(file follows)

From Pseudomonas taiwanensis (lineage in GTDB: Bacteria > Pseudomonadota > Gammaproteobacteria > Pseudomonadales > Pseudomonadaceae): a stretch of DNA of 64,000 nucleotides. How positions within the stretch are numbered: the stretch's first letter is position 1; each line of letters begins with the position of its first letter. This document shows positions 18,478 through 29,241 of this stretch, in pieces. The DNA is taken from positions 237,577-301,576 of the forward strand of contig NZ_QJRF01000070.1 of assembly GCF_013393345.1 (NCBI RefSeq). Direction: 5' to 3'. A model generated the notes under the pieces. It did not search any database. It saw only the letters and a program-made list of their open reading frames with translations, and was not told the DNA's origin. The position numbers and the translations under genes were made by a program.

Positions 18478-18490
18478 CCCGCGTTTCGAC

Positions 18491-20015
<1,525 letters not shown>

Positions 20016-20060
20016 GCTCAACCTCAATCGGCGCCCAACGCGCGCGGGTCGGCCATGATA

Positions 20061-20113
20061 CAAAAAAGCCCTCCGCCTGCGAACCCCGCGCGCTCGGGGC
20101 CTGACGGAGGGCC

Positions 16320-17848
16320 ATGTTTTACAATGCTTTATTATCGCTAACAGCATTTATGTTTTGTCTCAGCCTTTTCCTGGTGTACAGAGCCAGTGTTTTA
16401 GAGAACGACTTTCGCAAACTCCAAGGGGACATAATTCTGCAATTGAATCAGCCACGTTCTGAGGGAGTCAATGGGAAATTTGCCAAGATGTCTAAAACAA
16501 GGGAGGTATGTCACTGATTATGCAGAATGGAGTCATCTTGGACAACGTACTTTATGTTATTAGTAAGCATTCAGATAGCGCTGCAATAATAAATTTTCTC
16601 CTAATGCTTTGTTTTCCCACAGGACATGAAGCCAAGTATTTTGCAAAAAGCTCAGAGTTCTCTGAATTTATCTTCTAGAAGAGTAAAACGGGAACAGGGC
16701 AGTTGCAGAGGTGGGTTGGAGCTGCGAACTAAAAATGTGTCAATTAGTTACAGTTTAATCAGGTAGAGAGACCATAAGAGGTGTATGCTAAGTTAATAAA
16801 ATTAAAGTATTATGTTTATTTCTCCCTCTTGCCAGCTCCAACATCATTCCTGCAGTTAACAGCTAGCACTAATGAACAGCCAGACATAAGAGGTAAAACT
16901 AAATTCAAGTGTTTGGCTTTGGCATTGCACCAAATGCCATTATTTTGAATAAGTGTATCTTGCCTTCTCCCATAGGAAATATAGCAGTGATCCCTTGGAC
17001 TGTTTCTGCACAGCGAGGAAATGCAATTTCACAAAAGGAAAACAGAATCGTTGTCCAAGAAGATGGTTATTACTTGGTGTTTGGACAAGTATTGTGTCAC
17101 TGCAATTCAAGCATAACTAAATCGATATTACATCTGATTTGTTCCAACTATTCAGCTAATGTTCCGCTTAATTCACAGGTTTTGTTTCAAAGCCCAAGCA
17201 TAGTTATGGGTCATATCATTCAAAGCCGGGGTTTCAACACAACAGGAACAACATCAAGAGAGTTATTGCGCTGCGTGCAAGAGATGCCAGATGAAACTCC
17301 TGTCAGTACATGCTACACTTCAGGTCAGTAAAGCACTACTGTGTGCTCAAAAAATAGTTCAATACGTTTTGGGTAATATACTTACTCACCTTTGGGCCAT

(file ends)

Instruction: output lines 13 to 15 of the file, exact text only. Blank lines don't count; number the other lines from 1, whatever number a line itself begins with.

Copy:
16401 GAGAACGACTTTCGCAAACTCCAAGGGGACATAATTCTGCAATTGAATCAGCCACGTTCTGAGGGAGTCAATGGGAAATTTGCCAAGATGTCTAAAACAA
16501 GGGAGGTATGTCACTGATTATGCAGAATGGAGTCATCTTGGACAACGTACTTTATGTTATTAGTAAGCATTCAGATAGCGCTGCAATAATAAATTTTCTC
16601 CTAATGCTTTGTTTTCCCACAGGACATGAAGCCAAGTATTTTGCAAAAAGCTCAGAGTTCTCTGAATTTATCTTCTAGAAGAGTAAAACGGGAACAGGGC